Avid cook turned lifelong recipe collection into a cookbook
After a lifetime of gleaning recipes from chefs and kindred cooks from around the world and developing recipes of her own, Drucella Smith thought her collection might be as interesting to others as it was to her. So she decided to write a cookbook.
Smith, who lives at Franke at Seaside with her husband, Ed, self-published “Drucella’s Secret Recipes” at the end of 2010. Morris Press Cookbooks printed 225 copies, and a little to Smith’s surprise, they all sold within five weeks. “They were inhaled, really,” Smith says, recalling the experience.
First, she dropped off a few books at the library at Franke, which is in Mount Pleasant. Smith then met with the administration of the retirement community to let them know of her intentions: to split the proceeds between Franke’s subsidized living and First United Methodist Church on the Isle of Palms. Then a blurb about the book appeared in Franke’s newsletter. It was a spark.
“I think a good many (people) out of kindness or thinking that it was going to charity would buy one,” Smith concedes. “Then they started reading it. People have said they read it like a book, not like a cookbook ... cover to cover.”
In turn, those people started buying the cookbook for family members and friends. The stockpile soon ran out.
This June, Smith came out with a revised, enlarged edition and another printing of 225 books. The 221-page cookbook offers a few hundred recipes, variations included, and covers a range of categories from appetizers to main dishes, cookies and candy. There’s a bonus plastic insert that can be placed on the counter and used as a book stand.
Smith sells the books for $20 by phone, 881-1158, or via email at email@example.com. There is an additional $4 shipping cost.
Smith first got the travel bug in the late 1950s, when she worked for an airline as a secretary for a high-level manager. She continued to travel extensively later on while employed at an engineering firm that was a subcontractor for NASA.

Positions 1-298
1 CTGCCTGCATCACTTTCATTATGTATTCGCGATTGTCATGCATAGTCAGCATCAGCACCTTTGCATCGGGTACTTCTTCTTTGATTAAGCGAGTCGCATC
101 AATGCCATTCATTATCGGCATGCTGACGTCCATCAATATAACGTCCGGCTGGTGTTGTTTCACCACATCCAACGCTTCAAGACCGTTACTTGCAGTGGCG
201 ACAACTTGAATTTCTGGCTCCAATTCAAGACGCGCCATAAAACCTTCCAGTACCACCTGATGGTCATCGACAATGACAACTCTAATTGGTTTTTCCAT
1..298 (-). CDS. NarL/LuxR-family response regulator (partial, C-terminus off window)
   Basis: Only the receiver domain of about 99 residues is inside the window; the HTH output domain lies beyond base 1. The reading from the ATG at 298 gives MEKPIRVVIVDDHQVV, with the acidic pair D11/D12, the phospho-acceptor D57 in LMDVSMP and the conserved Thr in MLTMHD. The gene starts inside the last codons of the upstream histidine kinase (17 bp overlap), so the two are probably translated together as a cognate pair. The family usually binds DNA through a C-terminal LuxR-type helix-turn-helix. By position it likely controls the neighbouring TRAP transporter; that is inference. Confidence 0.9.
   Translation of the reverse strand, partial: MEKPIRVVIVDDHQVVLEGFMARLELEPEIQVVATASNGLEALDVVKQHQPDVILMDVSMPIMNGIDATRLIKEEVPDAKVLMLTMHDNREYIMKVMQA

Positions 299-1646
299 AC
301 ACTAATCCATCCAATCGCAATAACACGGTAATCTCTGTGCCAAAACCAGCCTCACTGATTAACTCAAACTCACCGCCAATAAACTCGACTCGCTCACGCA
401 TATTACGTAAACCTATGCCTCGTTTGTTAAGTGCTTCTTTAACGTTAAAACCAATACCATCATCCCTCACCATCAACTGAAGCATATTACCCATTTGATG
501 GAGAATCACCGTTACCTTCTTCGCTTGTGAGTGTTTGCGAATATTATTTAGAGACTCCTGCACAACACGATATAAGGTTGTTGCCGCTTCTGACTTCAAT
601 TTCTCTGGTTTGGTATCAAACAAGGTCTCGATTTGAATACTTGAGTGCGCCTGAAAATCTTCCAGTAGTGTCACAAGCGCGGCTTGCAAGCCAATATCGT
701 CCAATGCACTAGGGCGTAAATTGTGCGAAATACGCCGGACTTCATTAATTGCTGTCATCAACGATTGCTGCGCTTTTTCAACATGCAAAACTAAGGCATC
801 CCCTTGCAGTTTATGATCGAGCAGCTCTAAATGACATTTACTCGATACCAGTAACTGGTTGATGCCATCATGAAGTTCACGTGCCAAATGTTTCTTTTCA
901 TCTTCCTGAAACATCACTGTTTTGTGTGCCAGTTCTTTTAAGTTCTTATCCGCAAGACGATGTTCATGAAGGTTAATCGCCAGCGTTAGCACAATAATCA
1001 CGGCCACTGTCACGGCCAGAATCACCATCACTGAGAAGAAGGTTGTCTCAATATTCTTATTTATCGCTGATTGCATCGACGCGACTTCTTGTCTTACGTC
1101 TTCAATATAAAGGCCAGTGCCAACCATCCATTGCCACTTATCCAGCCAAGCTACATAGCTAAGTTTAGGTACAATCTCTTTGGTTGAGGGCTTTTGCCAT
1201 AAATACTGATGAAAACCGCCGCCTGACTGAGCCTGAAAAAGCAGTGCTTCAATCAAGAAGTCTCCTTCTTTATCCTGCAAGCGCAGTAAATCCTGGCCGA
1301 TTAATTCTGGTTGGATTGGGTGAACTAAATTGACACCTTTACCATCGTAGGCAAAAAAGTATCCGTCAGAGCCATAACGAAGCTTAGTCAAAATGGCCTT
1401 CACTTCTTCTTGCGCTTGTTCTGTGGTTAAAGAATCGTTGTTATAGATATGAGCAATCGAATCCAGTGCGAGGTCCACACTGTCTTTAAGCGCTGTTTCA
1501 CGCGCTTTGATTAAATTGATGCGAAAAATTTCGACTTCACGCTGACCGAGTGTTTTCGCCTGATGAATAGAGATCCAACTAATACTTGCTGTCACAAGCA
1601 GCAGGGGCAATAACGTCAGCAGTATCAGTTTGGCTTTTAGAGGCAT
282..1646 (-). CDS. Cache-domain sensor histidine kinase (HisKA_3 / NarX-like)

“Anytime I had a minute ... I was going anywhere I possibly could,” she says. “Sometimes I would take my family, and sometimes not.”
Smith says she learned early on how she might obtain a chef’s special recipe.
“I went to a restaurant and I ate something I really, really liked. I told the server how wonderful it was. All of a sudden the chef appears and said, ‘The server said you wanted to see me.’ I said, ‘Yes, I did. This is the best (dish) I’ve had in my entire life.’
“Well, when a chef comes out of a kitchen, summoned by a customer, they expect the customer to be complaining that something was wrong. It’s pretty rare that someone says, ‘I have to talk to the chef because this was so fantastic.’ So I said, ‘Could you give me the recipe?’ And he was delighted.”
As for the “secret” recipes, which appear randomly throughout the book: It means the recipe was given to Smith with the promise that the source not be divulged — perhaps to protect “signature” recipes from leaking out to competitors.
Smith spent all of her life in the Cleveland area until 18 years ago. That’s when she married her second husband, Ed, who was living in the Lowcountry. Former neighbors in Ohio, the two started dating after the death of Smith’s first husband.
Smith has pursued her passion for cooking throughout her life. That included taking gourmet classes and entering a number of recipe contests, some of which she won.
Once she was invited to a pineapple contest in Hawaii. While her “Hawaiian Sun Tan Pie” didn’t capture the grand prize, she still feels the payoff was a handsome one: an all-expenses-paid, two-week trip to the islands.
She still enjoys cooking, too, even though the couple can get all of their meals at Franke. (A ham and bean soup was on her stove one day last week.) She especially loves making hors d’oeuvres.
“I do it for fun, I do it to please people, and I have a husband who loves to eat,” Smith says. “Those are good reasons ... and I can still do it!”
Caprese on a Stick
Makes 25 to 30
1 pint grape tomatoes
8 slices deli mozzarella cheese, sliced ¼-inch thick
25 to 30 extra-long toothpicks with frills
¼ cup extra-virgin olive oil
2 tablespoons balsamic vinegar
¼ teaspoon sea salt
1 tablespoon minced fresh basil
Slice 25 to 30 grape tomatoes in half. With small cutter (the size of the center of the tomato) cut 25 to 30 round pieces of mozzarella cheese. Place 1 cheese round between the 2 halves of each tomato. Skewer with long toothpick or skewers.
Mix oil, vinegar and sea salt. Baste tomato skewers and allow to marinate for at least 1 hour. Turn occasionally. Sprinkle lightly with minced basil before serving.
Tips: Try to purchase grape tomatoes of the same size. If you need these in a hurry, just baste and marinate in Italian salad dressing for a half-hour.
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